HMO LIABILITY: Judge Allows Suit In Connecticut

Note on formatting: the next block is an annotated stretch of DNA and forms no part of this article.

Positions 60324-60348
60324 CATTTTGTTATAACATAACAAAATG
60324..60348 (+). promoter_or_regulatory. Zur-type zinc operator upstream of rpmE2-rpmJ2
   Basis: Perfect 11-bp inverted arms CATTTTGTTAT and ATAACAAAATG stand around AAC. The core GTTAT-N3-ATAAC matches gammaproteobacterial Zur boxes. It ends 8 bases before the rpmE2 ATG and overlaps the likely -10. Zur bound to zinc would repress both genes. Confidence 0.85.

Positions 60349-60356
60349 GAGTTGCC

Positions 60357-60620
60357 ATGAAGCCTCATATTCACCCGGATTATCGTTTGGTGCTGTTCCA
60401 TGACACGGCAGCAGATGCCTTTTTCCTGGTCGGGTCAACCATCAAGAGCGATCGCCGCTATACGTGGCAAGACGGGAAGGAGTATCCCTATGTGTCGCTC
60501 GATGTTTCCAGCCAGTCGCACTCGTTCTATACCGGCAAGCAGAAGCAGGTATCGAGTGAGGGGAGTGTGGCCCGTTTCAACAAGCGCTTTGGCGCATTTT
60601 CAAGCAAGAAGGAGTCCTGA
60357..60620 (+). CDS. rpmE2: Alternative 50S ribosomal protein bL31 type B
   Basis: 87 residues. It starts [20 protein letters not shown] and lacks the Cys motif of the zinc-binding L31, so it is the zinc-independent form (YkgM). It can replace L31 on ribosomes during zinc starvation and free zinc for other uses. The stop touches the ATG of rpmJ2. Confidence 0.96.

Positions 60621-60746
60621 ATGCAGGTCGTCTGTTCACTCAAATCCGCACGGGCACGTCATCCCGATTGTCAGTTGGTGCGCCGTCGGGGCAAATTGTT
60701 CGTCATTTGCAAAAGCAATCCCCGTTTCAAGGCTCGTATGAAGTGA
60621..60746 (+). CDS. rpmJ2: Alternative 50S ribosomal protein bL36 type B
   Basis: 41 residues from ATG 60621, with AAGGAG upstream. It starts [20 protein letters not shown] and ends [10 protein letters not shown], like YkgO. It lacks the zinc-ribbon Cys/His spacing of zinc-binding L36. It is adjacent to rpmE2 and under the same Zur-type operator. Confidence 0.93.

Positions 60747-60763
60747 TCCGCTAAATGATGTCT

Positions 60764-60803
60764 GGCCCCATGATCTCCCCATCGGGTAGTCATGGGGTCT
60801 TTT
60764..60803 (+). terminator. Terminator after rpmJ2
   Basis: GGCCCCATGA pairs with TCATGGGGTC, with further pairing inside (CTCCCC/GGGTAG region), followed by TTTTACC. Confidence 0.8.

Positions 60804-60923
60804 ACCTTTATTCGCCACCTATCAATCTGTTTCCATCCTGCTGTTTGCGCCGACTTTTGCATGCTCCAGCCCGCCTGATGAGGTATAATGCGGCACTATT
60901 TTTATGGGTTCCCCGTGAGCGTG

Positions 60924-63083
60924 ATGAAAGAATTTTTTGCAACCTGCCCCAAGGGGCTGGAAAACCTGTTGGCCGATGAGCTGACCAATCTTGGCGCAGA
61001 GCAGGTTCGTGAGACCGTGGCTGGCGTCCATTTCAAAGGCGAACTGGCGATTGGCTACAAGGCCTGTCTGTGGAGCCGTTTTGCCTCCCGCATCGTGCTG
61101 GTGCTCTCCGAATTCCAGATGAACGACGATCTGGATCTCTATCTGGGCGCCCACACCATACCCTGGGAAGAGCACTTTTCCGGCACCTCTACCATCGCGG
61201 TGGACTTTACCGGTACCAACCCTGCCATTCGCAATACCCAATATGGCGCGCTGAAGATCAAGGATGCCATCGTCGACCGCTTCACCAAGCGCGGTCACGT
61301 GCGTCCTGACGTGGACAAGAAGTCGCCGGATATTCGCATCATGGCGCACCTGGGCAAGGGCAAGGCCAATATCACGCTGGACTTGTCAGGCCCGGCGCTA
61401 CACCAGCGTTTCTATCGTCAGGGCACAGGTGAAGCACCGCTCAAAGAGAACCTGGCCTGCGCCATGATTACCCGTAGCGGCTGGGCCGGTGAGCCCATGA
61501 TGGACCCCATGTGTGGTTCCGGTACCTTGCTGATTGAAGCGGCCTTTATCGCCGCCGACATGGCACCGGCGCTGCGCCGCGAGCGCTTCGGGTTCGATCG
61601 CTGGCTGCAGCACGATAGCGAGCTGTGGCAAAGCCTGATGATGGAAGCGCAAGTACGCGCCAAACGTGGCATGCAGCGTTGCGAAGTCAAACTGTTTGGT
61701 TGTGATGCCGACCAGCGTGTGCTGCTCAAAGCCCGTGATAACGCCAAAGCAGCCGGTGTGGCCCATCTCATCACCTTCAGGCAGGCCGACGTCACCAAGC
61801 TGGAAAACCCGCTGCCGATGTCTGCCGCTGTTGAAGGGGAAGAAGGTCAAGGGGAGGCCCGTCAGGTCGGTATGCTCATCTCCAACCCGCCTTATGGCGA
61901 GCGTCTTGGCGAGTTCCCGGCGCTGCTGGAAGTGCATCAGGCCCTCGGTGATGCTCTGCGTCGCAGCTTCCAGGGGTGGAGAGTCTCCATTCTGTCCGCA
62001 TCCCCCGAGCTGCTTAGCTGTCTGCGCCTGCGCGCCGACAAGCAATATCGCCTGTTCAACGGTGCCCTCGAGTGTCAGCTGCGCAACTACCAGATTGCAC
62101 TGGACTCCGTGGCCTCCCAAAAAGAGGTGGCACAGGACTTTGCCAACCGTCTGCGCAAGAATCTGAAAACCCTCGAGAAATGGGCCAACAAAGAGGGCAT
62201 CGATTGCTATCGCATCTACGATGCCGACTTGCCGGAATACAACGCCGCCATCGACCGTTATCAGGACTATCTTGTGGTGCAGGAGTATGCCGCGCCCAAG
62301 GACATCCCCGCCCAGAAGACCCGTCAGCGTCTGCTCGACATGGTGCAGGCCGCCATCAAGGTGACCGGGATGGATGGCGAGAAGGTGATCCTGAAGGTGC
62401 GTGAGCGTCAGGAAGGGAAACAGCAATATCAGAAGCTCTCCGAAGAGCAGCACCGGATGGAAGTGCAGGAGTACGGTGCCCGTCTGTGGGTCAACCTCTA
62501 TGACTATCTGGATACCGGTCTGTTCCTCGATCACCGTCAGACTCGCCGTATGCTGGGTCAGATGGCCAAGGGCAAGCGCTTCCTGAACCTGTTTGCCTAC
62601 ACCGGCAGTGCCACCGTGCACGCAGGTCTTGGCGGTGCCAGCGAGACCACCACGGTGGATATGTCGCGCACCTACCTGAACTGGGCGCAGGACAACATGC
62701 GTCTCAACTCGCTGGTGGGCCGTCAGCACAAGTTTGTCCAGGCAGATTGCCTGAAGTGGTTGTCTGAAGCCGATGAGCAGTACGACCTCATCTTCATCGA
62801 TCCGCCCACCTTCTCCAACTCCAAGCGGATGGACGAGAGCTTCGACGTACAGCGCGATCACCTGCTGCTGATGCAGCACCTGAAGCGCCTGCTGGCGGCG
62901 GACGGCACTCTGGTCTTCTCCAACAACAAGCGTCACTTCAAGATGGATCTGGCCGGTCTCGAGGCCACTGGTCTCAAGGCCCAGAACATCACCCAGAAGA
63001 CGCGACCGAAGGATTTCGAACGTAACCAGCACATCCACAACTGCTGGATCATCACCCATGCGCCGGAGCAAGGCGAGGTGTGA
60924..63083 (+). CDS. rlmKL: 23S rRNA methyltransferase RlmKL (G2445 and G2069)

A federal judge ruled Monday that a plaintiff could pursue a case against an HMO in Connecticut "based on the quality of care they dictate to a patient." The AP/Hartford Courant reports that the ruling stems from the case of Nitai Moscovitch, a teenager who committed suicide in 1995 after Physicians Health Services denied him further treatment. "PHS deemed that hospitalization was not necessary and that Nitai's behavior was manipulative rather than life threatening" and chose to place him in drug treatment instead. Attorneys for PHS claimed that the 1974 federal ERISA law pre-empted "claims based on denial of insurance benefits." U.S. District Court Judge Christopher Droney wrote in his decision that the case "focused on quality of care dictated by the HMO," rather than denial of care. Plaintiffs' attorney Karen Koskoff said, "(HMOs) evaluate medical records and spend a lot of time and money to provide medical care that is usually substandard and was in this case. This decision sends a message that in Connecticut the insurance capital of the world this action will not be tolerated." PHS said as "it does not treat or diagnose patients," the individual health care providers should shoulder the blame in this case. In a statement Tuesday night, PHS said "[i]t was determined that [Moscovitch] should be moved to a drug treatment center, and he was. The tragic outcome of this case saddens us all and we again express our sympathies to the Moscovitch family." Company officials added they were "confident that once all the facts are presented in court, they will prove that PHS fulfilled its obligation to ensure that our members have access to the health care services they need" (10/28).This is part of the California Healthline Daily Edition, a summary of health policy coverage from major news organizations. Sign up for an email subscription.